Brown in rallying cry against euro-tax

Backed by counterparts from Sweden, Ireland and the Netherlands, the chancellor rejected calls from Belgian finance minister Didier Reynders, current chairman of the council, for a new duty to payable to the European Union.

Brown said Brussels should concentrate on economic reforms and not seek either to impose an ‘extra’ levy on citizens to cover the EU’s annual Pounds 60bn running costs, or push for tax harmonisation.

The chancellor said: ‘The best possible message we can send out is that we will step up the momentum of structural economic reform in product, capital and labour markets. And that will be our first priority – not tax harmonisation.

A euro-tax, Brown said would ‘send out a message that we are not giving the priority we need to long-term reform, when the public the priorities are more growth, more prosperity and more jobs, which means concentrating on economic reform’.

Brown’s comments followed a meeting on Monday night of the 12-nation euro group which agreed to reforms of tax and benefit systems aimed at improving incentives for lower-paid workers by reducing the tax burden.

The proposal for a direct tax paid to Brussels to finance the EU was put forward by the Belgian finance minister Didier Reynders, current chairman of the Ecofin council, with the backing of Luxembourg and the European Commission.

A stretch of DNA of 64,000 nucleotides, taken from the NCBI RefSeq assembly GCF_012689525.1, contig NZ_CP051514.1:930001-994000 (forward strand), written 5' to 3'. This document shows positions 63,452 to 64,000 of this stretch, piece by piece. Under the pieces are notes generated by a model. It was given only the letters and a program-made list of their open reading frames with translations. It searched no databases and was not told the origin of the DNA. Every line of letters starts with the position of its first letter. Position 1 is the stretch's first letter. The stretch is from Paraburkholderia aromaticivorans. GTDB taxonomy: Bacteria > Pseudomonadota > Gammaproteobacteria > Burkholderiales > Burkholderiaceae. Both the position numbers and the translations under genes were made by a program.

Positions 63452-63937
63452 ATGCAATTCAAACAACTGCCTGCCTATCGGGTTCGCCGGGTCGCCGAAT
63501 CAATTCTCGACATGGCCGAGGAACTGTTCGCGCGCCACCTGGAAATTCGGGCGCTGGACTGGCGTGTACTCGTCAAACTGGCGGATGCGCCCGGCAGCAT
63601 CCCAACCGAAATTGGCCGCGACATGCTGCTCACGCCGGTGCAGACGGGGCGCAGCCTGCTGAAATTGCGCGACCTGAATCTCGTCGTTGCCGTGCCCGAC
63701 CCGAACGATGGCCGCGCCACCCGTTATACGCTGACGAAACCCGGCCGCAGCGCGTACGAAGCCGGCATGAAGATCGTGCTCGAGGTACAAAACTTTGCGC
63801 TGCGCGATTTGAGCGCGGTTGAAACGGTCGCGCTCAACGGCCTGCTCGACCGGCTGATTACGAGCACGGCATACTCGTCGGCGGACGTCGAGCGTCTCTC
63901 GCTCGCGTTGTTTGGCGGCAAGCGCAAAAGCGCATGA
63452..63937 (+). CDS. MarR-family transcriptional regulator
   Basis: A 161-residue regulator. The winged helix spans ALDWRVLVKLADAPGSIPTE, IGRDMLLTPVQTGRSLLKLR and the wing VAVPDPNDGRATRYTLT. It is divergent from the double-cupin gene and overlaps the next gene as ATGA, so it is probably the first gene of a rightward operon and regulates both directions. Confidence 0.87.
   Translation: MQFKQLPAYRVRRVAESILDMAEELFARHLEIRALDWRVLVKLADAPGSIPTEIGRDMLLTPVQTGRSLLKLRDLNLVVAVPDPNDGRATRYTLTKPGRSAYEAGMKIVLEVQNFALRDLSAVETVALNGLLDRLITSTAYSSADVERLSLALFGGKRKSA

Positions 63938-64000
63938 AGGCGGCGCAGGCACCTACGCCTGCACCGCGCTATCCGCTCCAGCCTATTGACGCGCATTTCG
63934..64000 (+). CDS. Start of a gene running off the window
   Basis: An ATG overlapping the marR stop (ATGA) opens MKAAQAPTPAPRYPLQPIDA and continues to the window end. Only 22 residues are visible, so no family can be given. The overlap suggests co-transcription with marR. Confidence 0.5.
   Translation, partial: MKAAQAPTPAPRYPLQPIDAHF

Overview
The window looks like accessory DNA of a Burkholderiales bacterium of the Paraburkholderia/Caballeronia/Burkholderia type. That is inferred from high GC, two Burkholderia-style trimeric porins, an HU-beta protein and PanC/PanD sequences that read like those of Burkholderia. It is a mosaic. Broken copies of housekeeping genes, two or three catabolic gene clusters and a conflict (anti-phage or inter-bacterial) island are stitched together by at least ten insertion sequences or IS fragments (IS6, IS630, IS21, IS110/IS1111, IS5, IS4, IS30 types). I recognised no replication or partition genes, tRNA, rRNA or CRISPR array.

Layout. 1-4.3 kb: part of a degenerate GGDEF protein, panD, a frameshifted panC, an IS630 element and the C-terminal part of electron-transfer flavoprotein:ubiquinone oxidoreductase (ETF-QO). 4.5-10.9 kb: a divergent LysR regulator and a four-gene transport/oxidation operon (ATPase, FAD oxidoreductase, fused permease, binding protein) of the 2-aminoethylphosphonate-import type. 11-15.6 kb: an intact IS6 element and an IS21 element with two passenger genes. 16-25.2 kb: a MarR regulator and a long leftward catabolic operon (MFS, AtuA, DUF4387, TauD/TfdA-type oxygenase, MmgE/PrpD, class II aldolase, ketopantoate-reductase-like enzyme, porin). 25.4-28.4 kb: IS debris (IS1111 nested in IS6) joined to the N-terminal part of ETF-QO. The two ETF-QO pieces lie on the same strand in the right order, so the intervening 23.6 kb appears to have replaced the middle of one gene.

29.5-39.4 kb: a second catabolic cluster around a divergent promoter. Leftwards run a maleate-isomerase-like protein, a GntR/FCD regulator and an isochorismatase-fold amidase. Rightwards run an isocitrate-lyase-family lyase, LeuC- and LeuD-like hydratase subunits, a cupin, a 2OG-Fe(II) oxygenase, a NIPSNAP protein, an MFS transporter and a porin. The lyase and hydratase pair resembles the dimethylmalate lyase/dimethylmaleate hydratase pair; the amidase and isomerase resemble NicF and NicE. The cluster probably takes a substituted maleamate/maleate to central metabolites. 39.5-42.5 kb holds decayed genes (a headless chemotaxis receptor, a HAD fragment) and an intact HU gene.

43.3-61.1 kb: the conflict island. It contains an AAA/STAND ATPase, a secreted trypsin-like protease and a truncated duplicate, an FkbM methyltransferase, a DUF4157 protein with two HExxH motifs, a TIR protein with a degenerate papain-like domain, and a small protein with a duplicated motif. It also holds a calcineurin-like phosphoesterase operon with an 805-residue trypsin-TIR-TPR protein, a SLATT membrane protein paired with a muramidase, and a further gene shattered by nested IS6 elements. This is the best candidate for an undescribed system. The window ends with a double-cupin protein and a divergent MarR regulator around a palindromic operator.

He insisted that the proposal was not an ‘extra tax’ but would replace the current complex system of raising cash from the 15 member states to run the EU with a once-a-year direct tax, possibly from national VAT receipts.

But few others backed the move. Dutch finance minister Gerrit Zalm pointed out that taxation triggered the 80 years war in the Low Countries and Ireland’s Charlie McCreevy said that a stamp duty had sparked the American War of Independence.

Brown pointed out that a British poll tax – in the 14th century – led to the chancellor of the Exchequer being beheaded.

There was more support for the Commission’s plans to harmonise some indirect tax to help the smooth running of the EU single market in goods and services. This would include narrowing the gap between national VAT rates on petrol, tobacco and alcohol.

A commission paper, written by Frits Bolkestein, in charge of the EU single market, which targets making the EU the world’s most competitive economy by 2010 says: ‘Increased tax co-ordination would help member states to meet these objectives. But while a large measure of harmonisation is necessary in the VAT and excise fields, in other tax fields tax co-ordination does not imply tax harmonisation: a reasonable degree of tax competition within the EU is healthy and should be permitted.’

But in response to this, Brown said: ‘Tax harmonisation is not necessary for the single market to work or for the single currency to work.’


EC taxation policies page

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